The days of T9 are long gone, and text messaging is here to stay — which means you need to add text message recruiting to your arsenal of recruiting tools. Let’s talk about what’s going to make you successful when it comes to this essential recruiting tool. 

First and foremost, some stats on text message recruiting: According to a study on the efficacy of text message recruiting, recruiters at a global technology firm reported an 87% candidate response rate to text messages, a three-minute average response time and an open rate five times higher than that of email. The result? More than 4200 hours of work saved. 

So there you have it — texting can actually be more effective than email. Now, on to the do’s and don’ts of text recruiting. 

Text recruiting 101 

Before engaging a candidate via text, there’s the matter of consent: You need to have the candidate’s permission to reach out via text. This is essential for companies operating in the EU that are subject to the General Data Protection Regulation (GDPR), which provides data privacy measures for consumers. 

Once that’s established, start by drafting your message (without actually sending). Be sure to explain who you are and why you’re reaching out. The goal here is to establish a business relationship, and that requires providing specific, crystal-clear information without room for ambiguity. 

For example: “Hi, I’m William, a recruiter for Company XYZ. I’d love to discuss a [relevant job] opening with you. Would you be available for a 15-minute phone call about this position tomorrow between 1-3 p.m. EDT?” 

After finishing your draft, pause and think. Read and re-read the message to verify that autocorrect hasn’t changed the wording. Ask a coworker to make sure it’s airtight. Then, check and double check the recipient (and your content) one more time before hitting “send.” Finally, take a breath and relax until you receive a response. 

Pro tip: In today’s age of the cloud, remember that electronic messages live forever. Stay professional; don't get casual just because it's a more casual medium.

Consider content, length and tone

Think of text message recruiting as follow-ups to the conversation, and not the conversation itself. You want to keep your messages short and avoid sending anything long-winded. At the same time, remember that it can be easy for someone to misunderstand the tone of texts without a voice or face for reference. 

As a general rule, avoid the following in your text recruiting: 

  • Anything too personal.
  • Anything considered inappropriate.
  • Anything that reflects poorly on the employer. 
  • Acronyms, symbols, abbreviations, emoticons and emojis. Err on the side of formality, while maintaining brevity and focus.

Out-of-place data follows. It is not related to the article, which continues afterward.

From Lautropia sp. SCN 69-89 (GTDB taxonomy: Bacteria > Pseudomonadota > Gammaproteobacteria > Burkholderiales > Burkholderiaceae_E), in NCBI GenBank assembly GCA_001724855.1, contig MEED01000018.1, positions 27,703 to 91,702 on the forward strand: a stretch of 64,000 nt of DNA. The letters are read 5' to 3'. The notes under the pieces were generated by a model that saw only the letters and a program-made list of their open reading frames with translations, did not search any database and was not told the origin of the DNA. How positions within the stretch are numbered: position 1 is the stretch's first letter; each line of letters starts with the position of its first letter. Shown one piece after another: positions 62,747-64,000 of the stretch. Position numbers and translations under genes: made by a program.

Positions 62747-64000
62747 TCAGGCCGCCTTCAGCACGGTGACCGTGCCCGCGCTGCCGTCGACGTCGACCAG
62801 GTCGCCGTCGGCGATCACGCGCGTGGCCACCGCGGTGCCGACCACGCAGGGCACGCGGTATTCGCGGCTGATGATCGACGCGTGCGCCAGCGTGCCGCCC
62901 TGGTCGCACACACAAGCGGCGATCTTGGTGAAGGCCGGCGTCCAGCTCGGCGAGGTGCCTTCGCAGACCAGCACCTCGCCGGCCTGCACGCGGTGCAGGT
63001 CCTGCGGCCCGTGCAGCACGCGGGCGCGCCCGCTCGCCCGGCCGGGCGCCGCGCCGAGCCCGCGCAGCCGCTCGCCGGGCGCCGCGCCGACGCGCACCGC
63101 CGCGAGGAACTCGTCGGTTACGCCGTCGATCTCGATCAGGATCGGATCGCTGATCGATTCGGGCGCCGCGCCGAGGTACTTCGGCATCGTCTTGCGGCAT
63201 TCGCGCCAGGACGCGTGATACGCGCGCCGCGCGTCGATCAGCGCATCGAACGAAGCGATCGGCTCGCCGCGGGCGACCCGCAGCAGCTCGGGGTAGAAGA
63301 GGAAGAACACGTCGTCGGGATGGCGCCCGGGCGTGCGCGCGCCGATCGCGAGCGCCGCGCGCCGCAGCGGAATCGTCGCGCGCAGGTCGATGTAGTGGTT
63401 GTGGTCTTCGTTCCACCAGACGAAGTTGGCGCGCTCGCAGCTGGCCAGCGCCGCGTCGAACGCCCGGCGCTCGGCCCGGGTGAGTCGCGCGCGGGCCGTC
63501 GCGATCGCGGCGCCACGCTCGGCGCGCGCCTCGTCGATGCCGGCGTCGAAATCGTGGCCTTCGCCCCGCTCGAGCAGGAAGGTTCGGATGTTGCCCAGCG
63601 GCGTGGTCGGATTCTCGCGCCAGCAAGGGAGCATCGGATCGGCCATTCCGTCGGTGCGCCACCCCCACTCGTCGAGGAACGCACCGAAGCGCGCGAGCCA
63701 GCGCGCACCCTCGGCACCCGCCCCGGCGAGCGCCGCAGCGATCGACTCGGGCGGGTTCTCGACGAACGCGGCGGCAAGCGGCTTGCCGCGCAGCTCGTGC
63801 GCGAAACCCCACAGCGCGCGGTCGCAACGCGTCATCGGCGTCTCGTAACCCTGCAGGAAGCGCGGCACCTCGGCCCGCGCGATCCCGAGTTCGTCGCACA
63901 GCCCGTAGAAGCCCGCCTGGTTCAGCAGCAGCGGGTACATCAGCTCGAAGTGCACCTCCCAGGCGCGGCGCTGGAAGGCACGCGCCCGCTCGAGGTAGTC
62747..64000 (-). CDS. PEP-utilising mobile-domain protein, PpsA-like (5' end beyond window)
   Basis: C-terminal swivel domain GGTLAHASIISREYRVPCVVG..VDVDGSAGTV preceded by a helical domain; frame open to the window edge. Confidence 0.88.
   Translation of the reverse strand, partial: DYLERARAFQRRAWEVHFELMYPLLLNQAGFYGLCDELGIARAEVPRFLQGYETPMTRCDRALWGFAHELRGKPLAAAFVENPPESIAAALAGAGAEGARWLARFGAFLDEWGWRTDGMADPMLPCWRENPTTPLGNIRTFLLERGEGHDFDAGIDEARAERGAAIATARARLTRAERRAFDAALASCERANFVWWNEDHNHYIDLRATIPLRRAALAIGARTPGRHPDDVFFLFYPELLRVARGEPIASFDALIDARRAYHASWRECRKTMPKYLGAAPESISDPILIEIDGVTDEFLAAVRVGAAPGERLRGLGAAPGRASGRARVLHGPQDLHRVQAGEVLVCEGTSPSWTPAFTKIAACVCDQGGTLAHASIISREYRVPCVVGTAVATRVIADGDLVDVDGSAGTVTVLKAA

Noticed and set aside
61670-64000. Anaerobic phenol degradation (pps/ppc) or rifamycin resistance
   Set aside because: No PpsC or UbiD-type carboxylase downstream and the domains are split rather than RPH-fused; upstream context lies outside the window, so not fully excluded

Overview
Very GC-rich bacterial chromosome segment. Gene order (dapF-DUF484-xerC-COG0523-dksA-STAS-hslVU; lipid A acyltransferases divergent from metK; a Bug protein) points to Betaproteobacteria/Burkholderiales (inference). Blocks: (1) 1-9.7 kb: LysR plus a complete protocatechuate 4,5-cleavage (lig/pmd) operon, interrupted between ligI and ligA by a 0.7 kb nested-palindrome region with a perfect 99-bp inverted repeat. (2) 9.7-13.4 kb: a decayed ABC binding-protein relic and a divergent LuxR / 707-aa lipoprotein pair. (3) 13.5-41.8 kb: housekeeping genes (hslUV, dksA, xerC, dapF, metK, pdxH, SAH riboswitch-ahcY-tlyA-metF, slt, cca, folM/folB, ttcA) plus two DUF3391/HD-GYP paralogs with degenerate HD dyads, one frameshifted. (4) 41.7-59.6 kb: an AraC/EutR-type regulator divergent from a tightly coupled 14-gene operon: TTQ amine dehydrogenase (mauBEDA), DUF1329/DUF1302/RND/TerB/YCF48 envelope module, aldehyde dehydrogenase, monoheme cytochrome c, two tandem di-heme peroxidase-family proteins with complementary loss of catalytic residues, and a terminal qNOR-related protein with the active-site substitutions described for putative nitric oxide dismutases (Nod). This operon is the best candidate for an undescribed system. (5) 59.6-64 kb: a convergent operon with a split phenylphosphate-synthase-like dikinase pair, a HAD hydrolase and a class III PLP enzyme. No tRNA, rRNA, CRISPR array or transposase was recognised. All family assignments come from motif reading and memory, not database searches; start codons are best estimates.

• Text slang, sarcasm, chat speak, cursing and hashtags. Use complete sentences and proper grammar. 
  • All caps. It makes you seem angry. 
  • Sensitive news. No candidate wants to see “lol” at the end of a message rejecting their application. 

Pro tip: Remember that candidates are contacts, not friends. Consider your audience when creating content.

Timing is everything 

Of course, remember that when and where you text candidates is also important. Keep the other person’s schedule in mind and stick to some semblance of normal hours. In fact, once you’ve got a candidate’s consent, ask them to provide a window of time when they’d prefer to be contacted. 

Their “normal” hours might not be 8-5, and should be considered — but stay away from sending anything before breakfast or after bedtime. And should a candidate text you during these times, don’t feel obligated to answer immediately; just follow up once you’re willing and able. 

Don’t ignore a phone call, even if you were expecting a return text, and definitely don’t disappear in the middle of a conversation. Always respond, unless you don’t want to converse with that person anymore. Even then, make sure to politely disconnect rather than disappearing without a trace (a practice known as “ghosting”).

Pro tip: Reply promptly whenever and wherever possible — within reason. Set boundaries for yourself and stick to them. Those 2 a.m. texts will still be there in the morning.

Make the conversion

As the conversation progresses, continue to proof your responses and give your replies a once-over before sending. You need to be patient with candidates, especially those who might already be employed and answering your messages on the sly. At the same time, you’ll need to tread the (fine) line between leaving them guessing and overcommunicating. 

Make your message actionable, without overwhelming the candidate with too much information or too many attachments (save something for later). Once you decide to switch to a phone screen or convert them to an interview, ask the candidate before simply calling. Sometimes it’s easy to answer texts, but harder to schedule a time to talk — especially when on the job. No matter what the outcome, always thank candidates and sign off gracefully. 

Pro tip: Know when to end the conversation. As far as efficiency goes, texting can be tremendously helpful to recruiters, but only when used in a way that works for everyone. Think through your messages, keep the conversation informative and actionable, and be respectful of the other person on the line — and you’ll have a text recruiting strategy that sets you up for success.

William Tincup is the President of RecruitingDaily. At the intersection of HR and technology, he’s a writer, speaker, advisor, consultant, investor, storyteller & teacher. Find him on Twitter, Facebook, Instagram, LinkedIn and YouTube.

The views and opinions expressed in this post are those of the author and do not necessarily reflect the official policy or position of Indeed.